I also give myself some slack. If my week is hectic, I give myself permission to slow down on the writing goals. I know that I’m busy in other areas of my life, and all I’ll do is sit down in front of the screen and not be able to type. During my first NaNoWriMo, I finished my manuscript and started editing it. It was there that I realised the work involved in producing a polished novel.
If you’re like me, then the slightest noise distracts you. It’s important to choose your writing groups wisely because many of them meet in cafés where there is a lot of background noise. To improve my productivity, I decided to work from the library or from home. While working, I’ve learned to put a wall around myself, to focus on the writing, but it’s not always easy ignoring everything that is happening around you. Despite my best efforts, I’ve had many lapses in concentration, and I wasn’t as productive as I would have liked.
During my second NaNoWriMo, I made the mistake of picking a subject I found interesting but didn’t know much about. I suggest that you write about something that you know well and are passionate about. If you’re writing about something you don’t know well, then I recommend you do your research before November.
For those who reach 50,000 words, I suggest that you put off sending it to beta-readers and an editor. It’s the first draft, and it will have to be reworked before you can share it. 50,000 words are about half of the length of a full-length novel targeted at adults, and you’ll still be writing your manuscript at the end of the month. I know that you’re eager to receive feedback on your work, but wait until you’ve improved it to the best of your abilities before sending it out. The first draft is just a draft. Editing takes twice as long as writing. It’s important to put yourself in the mindset of the readers when you’re editing, take into account how they see the book.
Above all, the first thing you need for NaNoWriMo is a passion for writing because during the month you'll, doubt yourself and your abilities. If you’re posting your manuscript online or just sharing it with your friends, you run the risk of rejection and negative feedback. There are many more that become discouraged when they realise just how much work goes into writing a finished book. There are countless times where I’ve been at tradeshows and fairs for up to six hours, and I didn’t sell one book. Keep in mind, not many readers are willing to pay full price for a book. It’s important to stay grounded and to keep your expectations realistic and to be cognizant of the effort required to produce a finished book. It helped me to join two professional writers associations and to discuss my challenges with them. It’s also good to surround yourself with people you know and trust.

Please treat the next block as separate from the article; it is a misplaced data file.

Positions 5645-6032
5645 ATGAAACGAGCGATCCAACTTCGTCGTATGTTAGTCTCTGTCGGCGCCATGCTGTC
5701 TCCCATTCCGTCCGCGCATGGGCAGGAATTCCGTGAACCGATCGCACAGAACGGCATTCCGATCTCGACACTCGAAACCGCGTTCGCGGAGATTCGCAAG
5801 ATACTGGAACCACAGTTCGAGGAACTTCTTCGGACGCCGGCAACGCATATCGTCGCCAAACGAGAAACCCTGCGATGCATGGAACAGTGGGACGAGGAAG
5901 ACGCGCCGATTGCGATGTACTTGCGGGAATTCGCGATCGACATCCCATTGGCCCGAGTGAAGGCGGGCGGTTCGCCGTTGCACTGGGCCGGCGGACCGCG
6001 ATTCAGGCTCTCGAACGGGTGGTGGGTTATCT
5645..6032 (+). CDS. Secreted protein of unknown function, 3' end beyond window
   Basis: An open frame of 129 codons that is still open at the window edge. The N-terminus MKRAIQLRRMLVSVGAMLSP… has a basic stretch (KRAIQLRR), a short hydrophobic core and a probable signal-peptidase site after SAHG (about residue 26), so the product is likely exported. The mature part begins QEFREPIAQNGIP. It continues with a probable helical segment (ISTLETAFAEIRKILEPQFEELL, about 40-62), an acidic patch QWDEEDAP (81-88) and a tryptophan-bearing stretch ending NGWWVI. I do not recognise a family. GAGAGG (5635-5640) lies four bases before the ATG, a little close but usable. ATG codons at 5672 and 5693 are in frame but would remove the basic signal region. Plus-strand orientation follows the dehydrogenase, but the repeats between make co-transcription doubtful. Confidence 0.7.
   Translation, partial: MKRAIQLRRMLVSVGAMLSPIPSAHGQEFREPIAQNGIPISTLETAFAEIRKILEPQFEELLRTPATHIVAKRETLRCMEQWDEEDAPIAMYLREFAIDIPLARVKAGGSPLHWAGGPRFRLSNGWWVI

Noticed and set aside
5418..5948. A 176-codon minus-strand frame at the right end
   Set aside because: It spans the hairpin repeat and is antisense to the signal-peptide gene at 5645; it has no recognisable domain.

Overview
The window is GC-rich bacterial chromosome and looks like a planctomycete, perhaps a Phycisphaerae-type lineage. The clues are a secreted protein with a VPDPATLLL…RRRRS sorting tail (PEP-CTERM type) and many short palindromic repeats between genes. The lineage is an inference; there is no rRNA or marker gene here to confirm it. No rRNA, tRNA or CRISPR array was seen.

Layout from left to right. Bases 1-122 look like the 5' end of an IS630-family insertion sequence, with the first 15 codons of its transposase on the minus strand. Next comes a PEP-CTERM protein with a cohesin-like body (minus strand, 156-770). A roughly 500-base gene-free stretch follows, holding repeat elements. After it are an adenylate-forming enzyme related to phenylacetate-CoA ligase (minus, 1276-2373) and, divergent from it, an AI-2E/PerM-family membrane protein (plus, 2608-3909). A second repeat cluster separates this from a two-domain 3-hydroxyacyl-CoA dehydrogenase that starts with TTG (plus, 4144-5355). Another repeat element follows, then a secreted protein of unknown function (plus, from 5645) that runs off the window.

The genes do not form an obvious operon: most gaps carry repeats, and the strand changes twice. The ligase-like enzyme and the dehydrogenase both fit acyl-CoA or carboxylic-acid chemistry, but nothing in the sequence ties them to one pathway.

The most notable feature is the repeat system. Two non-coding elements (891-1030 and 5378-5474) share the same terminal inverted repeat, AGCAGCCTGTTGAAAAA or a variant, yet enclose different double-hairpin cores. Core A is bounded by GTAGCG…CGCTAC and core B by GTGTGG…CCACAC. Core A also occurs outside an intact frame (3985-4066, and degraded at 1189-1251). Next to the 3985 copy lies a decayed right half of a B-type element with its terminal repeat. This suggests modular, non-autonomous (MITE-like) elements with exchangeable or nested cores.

I wish you a fantastic November full of adventures.
I fell in love with books when I was a child. At first, I wrote stories about the tv shows I watched, and I started to create my own characters in 2013. This is how I discovered what I want to do with my life. I wrote two short stories Alyson and un voyage interrompu, and one poem Les différences that have been published in an anthology in French called Plumes en liberté in 2017. Four other stories will be released in Au-delà des mots in 2019. Most of my stories are about relationships, and I often add a cute cowboy. I’m also a member of the Ottawa Romance Writers Association and of les auteurs et auteures de l’Outaouais.
Voici le lien pour la version française de l'article d'Any: https://anygbauteure.blogspot.com/2018/10/nanowrimo-2018.html
Word Crafting is a blog to help writers strive for excellence. If you would like to be a guest blogger, pitch me an idea.